[time-nuts] Fine print on HP 5334B
richard at karlquist.com
Thu Feb 22 17:14:07 EST 2007
It's worth keeping in mind a couple of things:
1. The firmware in the 5334B is identical to the 5334A except
for an extremely minor change to accommodate a different modulus
in the C channel.
2. The entire program has to fit into 2KB (two thousand and
forty eight bytes) of ROM, and was written in assembly language and/or
machine language and is understandable only to its author (Ken T.)
It uses every last byte of memory. The 2KB limit is due to
the legacy, discontinued microprocessor that was used (long story).
3. The interpolator has somewhat questionable accuracy when you
get down to 12 digits. This is hidden somewhat by the firmware,
but if you monitor the bits the interpolator puts out, you can
see what is going on. To me, it is kind of amazing it works as
well as it does considering the design.
So please lower your expectations!
If you want a really good HP counter, move up to the 53181 which
is much more modern, even being 15 years old.
Rick Karlquist N6RK
R&D Project Manager of 5334B (circa 1986)
Hal Murray wrote:
> (Interesting timing given the SR620 discussion.)
> I'm (finally) getting my GPIB gizmo working.
> I have a HP 5334B running off its (good) internal osc looking at the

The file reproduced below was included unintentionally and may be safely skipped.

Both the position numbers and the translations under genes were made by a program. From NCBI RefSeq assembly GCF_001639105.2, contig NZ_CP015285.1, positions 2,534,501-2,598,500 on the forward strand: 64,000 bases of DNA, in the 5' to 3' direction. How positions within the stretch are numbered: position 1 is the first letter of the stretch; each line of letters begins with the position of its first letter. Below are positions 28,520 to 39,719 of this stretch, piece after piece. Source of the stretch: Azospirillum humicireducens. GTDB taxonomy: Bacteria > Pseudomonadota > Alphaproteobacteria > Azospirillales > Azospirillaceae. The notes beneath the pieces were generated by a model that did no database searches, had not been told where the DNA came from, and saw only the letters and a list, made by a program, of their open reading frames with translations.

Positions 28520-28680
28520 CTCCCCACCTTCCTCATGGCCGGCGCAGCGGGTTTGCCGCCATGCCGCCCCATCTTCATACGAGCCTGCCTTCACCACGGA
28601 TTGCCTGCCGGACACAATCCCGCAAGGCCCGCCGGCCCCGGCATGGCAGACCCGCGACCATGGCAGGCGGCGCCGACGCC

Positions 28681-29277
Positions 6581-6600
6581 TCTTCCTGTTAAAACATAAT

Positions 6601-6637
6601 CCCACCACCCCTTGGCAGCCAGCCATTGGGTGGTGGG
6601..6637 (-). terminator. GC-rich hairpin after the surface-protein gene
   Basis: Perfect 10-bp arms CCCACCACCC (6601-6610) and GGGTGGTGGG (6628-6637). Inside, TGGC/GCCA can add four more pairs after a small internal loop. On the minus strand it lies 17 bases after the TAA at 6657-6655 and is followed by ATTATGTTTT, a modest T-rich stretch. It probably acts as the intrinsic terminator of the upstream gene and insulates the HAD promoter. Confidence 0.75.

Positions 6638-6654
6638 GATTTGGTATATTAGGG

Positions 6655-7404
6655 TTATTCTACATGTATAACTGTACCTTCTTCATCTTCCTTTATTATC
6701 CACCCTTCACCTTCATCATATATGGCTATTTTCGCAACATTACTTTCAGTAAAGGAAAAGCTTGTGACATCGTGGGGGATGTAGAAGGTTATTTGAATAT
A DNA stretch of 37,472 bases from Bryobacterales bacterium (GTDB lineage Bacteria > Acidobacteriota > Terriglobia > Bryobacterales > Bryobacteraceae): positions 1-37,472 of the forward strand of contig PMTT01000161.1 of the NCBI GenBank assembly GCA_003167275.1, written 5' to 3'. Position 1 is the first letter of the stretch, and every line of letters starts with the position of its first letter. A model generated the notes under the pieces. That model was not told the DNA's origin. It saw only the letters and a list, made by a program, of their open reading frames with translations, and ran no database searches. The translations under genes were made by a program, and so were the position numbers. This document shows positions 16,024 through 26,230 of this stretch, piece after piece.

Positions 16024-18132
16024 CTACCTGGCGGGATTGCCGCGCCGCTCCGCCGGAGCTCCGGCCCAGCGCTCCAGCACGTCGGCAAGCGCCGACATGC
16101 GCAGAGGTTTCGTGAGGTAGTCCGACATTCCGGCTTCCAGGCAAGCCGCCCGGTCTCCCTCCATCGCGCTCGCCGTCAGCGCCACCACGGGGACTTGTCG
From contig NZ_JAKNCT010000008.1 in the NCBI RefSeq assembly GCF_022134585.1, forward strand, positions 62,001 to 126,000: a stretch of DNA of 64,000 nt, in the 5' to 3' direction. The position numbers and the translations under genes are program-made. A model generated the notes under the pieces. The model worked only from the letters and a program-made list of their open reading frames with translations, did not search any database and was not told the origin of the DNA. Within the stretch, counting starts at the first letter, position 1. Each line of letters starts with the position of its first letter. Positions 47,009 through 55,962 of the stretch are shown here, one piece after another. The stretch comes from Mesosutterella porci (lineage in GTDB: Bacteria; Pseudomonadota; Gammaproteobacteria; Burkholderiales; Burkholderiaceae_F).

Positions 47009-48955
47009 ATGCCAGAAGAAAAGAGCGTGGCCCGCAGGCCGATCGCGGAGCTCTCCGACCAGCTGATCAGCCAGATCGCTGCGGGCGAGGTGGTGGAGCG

> of a Z3801A. Assuming the Z3801A is stable, this is a backwards way of
> looking at the internal osc. (There is a shared in/out connector for the
> internal clock, so I can't see the internal osc if I feed it an ext
> I left it running for a night with the mostly default setup and 100 cycle
> averaging. I think the default gate time is 0.3 seconds. Answers ranged
> F +9.999999330E+06
> F +9.999999333E+06
> I've had this setup running for several weeks. The bottom digit doesn't
> on the display, so I never noticed there was anything interesting going on
> down there. The 100 cycle averaging has a button on the front panel.
> Without it, the display is one digit shorter.
> Yesterday, I got it running with a single 60 second gate. Now it's
> F +9.999999339E+06
> F +9.999999340E+06
> I was a bit surprised there is such a difference. Is this all obvious to
> anybody who has carefully read the manual?
> Of course, now that I think about it, averaging frequency measurements
> less helpful that simply using a longer measurement time. But I'm still
> surprised the answers were so different.
> Another quirk I noticed. They truncate rather than round for the display
> the front panel. 9.999999339 shows up as 9.99999933 rather than
> Is there anything else like this I should watch out for? Does anybody
> have a
> quick summary on how to get good results or traps to avoid?
> These are my opinions, not necessarily my employer's. I hate spam.
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